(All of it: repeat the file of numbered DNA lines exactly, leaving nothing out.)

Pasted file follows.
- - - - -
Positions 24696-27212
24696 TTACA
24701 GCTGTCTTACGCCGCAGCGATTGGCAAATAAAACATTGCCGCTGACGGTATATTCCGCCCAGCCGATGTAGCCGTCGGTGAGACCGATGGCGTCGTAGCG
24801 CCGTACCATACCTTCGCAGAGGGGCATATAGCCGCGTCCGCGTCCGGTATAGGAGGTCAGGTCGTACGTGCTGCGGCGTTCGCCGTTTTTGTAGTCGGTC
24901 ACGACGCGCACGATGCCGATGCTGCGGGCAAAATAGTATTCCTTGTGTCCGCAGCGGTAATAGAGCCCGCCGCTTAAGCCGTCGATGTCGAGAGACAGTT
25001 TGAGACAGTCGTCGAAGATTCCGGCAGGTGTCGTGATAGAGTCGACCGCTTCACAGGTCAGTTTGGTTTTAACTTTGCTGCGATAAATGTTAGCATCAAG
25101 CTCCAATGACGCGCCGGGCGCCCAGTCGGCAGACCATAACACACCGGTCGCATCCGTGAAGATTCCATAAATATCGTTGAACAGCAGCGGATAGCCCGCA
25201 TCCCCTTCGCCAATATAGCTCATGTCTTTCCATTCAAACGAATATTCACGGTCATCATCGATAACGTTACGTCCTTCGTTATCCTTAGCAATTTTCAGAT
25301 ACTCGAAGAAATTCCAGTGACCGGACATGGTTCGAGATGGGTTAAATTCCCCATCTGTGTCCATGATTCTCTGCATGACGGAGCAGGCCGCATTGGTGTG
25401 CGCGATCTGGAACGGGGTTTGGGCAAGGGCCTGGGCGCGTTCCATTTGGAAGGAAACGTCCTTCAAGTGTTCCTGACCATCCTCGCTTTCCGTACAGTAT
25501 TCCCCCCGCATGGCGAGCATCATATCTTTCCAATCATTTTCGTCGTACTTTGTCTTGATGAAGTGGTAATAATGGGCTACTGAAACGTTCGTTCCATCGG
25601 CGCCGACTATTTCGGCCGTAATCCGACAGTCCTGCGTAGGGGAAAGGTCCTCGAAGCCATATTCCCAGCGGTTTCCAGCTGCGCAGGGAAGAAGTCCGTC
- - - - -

Positions 24696-27212
24696 TTACA
24701 GCTGTCTTACGCCGCAGCGATTGGCAAATAAAACATTGCCGCTGACGGTATATTCCGCCCAGCCGATGTAGCCGTCGGTGAGACCGATGGCGTCGTAGCG
24801 CCGTACCATACCTTCGCAGAGGGGCATATAGCCGCGTCCGCGTCCGGTATAGGAGGTCAGGTCGTACGTGCTGCGGCGTTCGCCGTTTTTGTAGTCGGTC
24901 ACGACGCGCACGATGCCGATGCTGCGGGCAAAATAGTATTCCTTGTGTCCGCAGCGGTAATAGAGCCCGCCGCTTAAGCCGTCGATGTCGAGAGACAGTT
25001 TGAGACAGTCGTCGAAGATTCCGGCAGGTGTCGTGATAGAGTCGACCGCTTCACAGGTCAGTTTGGTTTTAACTTTGCTGCGATAAATGTTAGCATCAAG
25101 CTCCAATGACGCGCCGGGCGCCCAGTCGGCAGACCATAACACACCGGTCGCATCCGTGAAGATTCCATAAATATCGTTGAACAGCAGCGGATAGCCCGCA
25201 TCCCCTTCGCCAATATAGCTCATGTCTTTCCATTCAAACGAATATTCACGGTCATCATCGATAACGTTACGTCCTTCGTTATCCTTAGCAATTTTCAGAT
25301 ACTCGAAGAAATTCCAGTGACCGGACATGGTTCGAGATGGGTTAAATTCCCCATCTGTGTCCATGATTCTCTGCATGACGGAGCAGGCCGCATTGGTGTG
25401 CGCGATCTGGAACGGGGTTTGGGCAAGGGCCTGGGCGCGTTCCATTTGGAAGGAAACGTCCTTCAAGTGTTCCTGACCATCCTCGCTTTCCGTACAGTAT
25501 TCCCCCCGCATGGCGAGCATCATATCTTTCCAATCATTTTCGTCGTACTTTGTCTTGATGAAGTGGTAATAATGGGCTACTGAAACGTTCGTTCCATCGG
25601 CGCCGACTATTTCGGCCGTAATCCGACAGTCCTGCGTAGGGGAAAGGTCCTCGAAGCCATATTCCCAGCGGTTTCCAGCTGCGCAGGGAAGAAGTCCGTC